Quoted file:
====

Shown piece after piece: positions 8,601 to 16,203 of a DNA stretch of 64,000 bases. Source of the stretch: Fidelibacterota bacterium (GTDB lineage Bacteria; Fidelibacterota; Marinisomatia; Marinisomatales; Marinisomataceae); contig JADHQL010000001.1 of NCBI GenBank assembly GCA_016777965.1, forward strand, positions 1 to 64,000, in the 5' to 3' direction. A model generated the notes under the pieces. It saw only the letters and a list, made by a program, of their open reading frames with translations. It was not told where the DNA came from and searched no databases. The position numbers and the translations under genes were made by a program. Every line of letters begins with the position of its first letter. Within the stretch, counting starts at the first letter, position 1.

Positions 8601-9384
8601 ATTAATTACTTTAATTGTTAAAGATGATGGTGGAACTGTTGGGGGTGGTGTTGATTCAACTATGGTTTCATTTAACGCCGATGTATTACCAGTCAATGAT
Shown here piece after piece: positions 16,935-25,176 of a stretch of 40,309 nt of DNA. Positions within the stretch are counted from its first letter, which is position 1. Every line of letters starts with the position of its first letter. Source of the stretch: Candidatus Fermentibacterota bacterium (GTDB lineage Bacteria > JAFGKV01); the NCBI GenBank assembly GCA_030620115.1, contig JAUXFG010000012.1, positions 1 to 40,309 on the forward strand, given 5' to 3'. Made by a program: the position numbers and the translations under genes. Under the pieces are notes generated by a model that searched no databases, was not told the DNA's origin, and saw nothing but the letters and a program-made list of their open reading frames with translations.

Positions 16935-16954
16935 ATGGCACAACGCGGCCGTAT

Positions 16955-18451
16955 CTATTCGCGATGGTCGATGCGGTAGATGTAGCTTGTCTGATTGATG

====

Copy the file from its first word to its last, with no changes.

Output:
Shown piece after piece: positions 8,601 to 16,203 of a DNA stretch of 64,000 bases. Source of the stretch: Fidelibacterota bacterium (GTDB lineage Bacteria; Fidelibacterota; Marinisomatia; Marinisomatales; Marinisomataceae); contig JADHQL010000001.1 of NCBI GenBank assembly GCA_016777965.1, forward strand, positions 1 to 64,000, in the 5' to 3' direction. A model generated the notes under the pieces. It saw only the letters and a list, made by a program, of their open reading frames with translations. It was not told where the DNA came from and searched no databases. The position numbers and the translations under genes were made by a program. Every line of letters begins with the position of its first letter. Within the stretch, counting starts at the first letter, position 1.

Positions 8601-9384
8601 ATTAATTACTTTAATTGTTAAAGATGATGGTGGAACTGTTGGGGGTGGTGTTGATTCAACTATGGTTTCATTTAACGCCGATGTATTACCAGTCAATGAT
Shown here piece after piece: positions 16,935-25,176 of a stretch of 40,309 nt of DNA. Positions within the stretch are counted from its first letter, which is position 1. Every line of letters starts with the position of its first letter. Source of the stretch: Candidatus Fermentibacterota bacterium (GTDB lineage Bacteria > JAFGKV01); the NCBI GenBank assembly GCA_030620115.1, contig JAUXFG010000012.1, positions 1 to 40,309 on the forward strand, given 5' to 3'. Made by a program: the position numbers and the translations under genes. Under the pieces are notes generated by a model that searched no databases, was not told the DNA's origin, and saw nothing but the letters and a program-made list of their open reading frames with translations.

Positions 16935-16954
16935 ATGGCACAACGCGGCCGTAT

Positions 16955-18451
16955 CTATTCGCGATGGTCGATGCGGTAGATGTAGCTTGTCTGATTGATG